I have enjoyed each book in Philippa Gregory's Cousins' War series. I think I have enjoyed each book a little bit more as the series has progressed. The first book being my least favorite--from this series--and the last book probably being my most favorite. The series consists of: The White Queen by Philippa Gregory, The Red Queen by Phillipa Gregory, The Lady of the Rivers by Philippa Gregory, and The Kingmaker's Daughter by Philippa Gregory. The White Princess tells the story of Elizabeth York; she is the daughter of Edward IV and Elizabeth Woodville; the sister of the two princes in the tower; the niece of Richard III; the wife of Henry VII; the daughter-in-law of Margaret Beaufort; the mother of Henry VIII. To say her life was messy and complicated, well, that wouldn't even begin to explain it all. But Philippa Gregory gives her a voice, fictional though it may be. And her story is something.
When readers first meet Elizabeth, she is mourning the death of Richard III. The novel taking the position that Elizabeth and Richard were in love with each other, and would have in fact married if the battle had gone a different way. Elizabeth knows that her marriage with Henry VII makes sense politically for both families. The York family being popular and beloved, and, the Tudor family being 'merely' conquerors--outsiders. But the thought of love is far from her mind. And Henry VII isn't exactly wooing her well. The book is fictional, and I'm curious if there is any basis in reality for this depiction? (And it's on the advice of his mother!) The two marry, of course, and children quickly follow. The main focus of the novel is on her private life, her role as a wife, mother, queen in a very uncertain court. Henry VII is depicted as being anxious and a bit obsessed. His concern that he'll be defeated in battle. That the York family will in some way or other will dethrone him, win back control, etc. His obsession with "the boy" that may or may not be Richard, duke of York.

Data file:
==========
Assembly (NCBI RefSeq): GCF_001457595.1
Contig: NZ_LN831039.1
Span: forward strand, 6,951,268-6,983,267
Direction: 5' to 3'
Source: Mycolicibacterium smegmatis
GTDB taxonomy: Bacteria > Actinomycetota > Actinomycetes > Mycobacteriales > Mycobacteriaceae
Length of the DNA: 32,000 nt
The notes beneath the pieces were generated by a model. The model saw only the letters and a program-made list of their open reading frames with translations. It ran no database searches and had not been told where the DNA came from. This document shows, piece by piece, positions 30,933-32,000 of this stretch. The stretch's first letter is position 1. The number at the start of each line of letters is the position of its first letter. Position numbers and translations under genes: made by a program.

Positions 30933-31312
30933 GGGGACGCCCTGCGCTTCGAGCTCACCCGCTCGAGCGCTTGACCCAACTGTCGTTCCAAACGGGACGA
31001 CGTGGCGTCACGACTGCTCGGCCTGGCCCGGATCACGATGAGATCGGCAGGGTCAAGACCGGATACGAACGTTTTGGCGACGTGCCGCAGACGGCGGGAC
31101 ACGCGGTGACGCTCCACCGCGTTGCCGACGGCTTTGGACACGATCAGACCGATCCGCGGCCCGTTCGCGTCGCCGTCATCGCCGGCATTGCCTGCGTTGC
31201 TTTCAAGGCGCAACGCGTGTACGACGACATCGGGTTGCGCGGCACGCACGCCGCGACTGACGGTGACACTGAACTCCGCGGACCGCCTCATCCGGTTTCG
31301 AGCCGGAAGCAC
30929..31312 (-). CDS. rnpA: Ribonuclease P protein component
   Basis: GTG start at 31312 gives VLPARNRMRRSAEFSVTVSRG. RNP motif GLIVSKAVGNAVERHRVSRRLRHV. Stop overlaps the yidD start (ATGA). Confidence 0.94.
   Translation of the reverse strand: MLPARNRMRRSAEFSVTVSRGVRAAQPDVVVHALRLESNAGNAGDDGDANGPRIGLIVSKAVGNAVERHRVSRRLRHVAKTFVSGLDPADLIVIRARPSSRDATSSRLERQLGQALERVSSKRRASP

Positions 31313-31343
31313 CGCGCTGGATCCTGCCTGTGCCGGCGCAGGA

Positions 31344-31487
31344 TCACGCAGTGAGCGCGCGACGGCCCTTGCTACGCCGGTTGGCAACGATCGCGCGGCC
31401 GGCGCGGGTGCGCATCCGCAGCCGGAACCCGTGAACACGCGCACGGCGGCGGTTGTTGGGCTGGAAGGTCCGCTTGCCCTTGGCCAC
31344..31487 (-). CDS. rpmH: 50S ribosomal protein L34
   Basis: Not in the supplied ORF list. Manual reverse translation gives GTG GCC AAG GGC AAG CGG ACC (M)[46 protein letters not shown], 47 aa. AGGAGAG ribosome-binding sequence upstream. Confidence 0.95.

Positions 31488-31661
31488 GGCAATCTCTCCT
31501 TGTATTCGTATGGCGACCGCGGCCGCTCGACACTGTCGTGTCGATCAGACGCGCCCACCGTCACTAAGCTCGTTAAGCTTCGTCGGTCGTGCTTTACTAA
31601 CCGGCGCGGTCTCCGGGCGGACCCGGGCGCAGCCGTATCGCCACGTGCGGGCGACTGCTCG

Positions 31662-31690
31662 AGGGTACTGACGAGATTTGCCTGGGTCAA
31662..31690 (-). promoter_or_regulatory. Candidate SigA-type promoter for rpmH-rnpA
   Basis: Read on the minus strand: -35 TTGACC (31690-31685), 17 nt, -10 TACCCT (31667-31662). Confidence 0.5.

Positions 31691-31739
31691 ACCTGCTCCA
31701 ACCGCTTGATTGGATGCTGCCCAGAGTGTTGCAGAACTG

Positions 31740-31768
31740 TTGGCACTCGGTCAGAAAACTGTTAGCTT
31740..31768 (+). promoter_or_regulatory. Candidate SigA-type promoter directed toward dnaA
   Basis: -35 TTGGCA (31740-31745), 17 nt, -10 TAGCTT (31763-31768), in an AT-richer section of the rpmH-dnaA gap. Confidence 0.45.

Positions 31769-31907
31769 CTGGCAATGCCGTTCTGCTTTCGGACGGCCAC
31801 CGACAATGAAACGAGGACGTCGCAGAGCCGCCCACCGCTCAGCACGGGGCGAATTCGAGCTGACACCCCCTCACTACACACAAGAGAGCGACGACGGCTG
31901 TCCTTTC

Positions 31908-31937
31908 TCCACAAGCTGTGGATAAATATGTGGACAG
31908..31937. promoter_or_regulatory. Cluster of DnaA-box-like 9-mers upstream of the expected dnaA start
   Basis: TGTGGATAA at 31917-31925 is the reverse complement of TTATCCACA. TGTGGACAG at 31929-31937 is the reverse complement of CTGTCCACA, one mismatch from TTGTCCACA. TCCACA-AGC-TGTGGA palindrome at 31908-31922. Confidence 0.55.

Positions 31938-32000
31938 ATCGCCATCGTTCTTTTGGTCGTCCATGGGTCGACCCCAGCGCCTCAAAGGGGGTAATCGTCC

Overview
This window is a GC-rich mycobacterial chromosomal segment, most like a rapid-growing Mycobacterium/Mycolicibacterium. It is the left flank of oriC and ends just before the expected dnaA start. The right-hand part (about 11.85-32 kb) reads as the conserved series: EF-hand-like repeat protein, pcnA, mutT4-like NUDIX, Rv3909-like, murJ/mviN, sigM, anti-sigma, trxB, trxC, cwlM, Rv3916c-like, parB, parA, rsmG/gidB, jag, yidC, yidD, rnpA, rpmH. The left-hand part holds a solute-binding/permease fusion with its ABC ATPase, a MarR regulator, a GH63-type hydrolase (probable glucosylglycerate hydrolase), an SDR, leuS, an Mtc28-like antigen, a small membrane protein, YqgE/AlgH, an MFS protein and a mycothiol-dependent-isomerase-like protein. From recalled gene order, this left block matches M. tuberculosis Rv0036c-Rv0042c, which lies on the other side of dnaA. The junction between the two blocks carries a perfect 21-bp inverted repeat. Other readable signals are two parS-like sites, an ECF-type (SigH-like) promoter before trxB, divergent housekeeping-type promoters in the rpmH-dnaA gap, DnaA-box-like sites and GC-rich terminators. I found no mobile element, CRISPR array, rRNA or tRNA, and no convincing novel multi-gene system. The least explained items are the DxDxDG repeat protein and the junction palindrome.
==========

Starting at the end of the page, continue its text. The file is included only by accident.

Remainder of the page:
The novel spans over a decade: 1485-1499. And it does address in some ways, the fate of the boys in the tower.
I definitely loved this one. I found it very compelling! It is such a fascinating period in history!
"What I don't have I will write myself. I will write this boy's parentage into his story, I will create it: common people, nasty people. The father a bit of a drunk, the mother a bit of a foot, the boy a bit of a runaway, a wastrel, a good-for-nothing. D'you think I can't write this and get someone--a drunk married to a fool--to swear to it? Do you think I can't set up as historian? As storyteller? D'you think I can't write a history which years from now, everyone will believe as the truth? I am the king. Who shall write the record of my reign if not me?" (329)
"It doesn't matter who Henry is facing. Whether it is my mother's favorite boy or another mother's son. What matters is that you have not made your boy the beloved of England. You should have made him beloved and you have not done so. His only safety lies in the love of his people, and you have not secured that for him." (403)
© 2013 Becky Laney of Becky's Book Reviews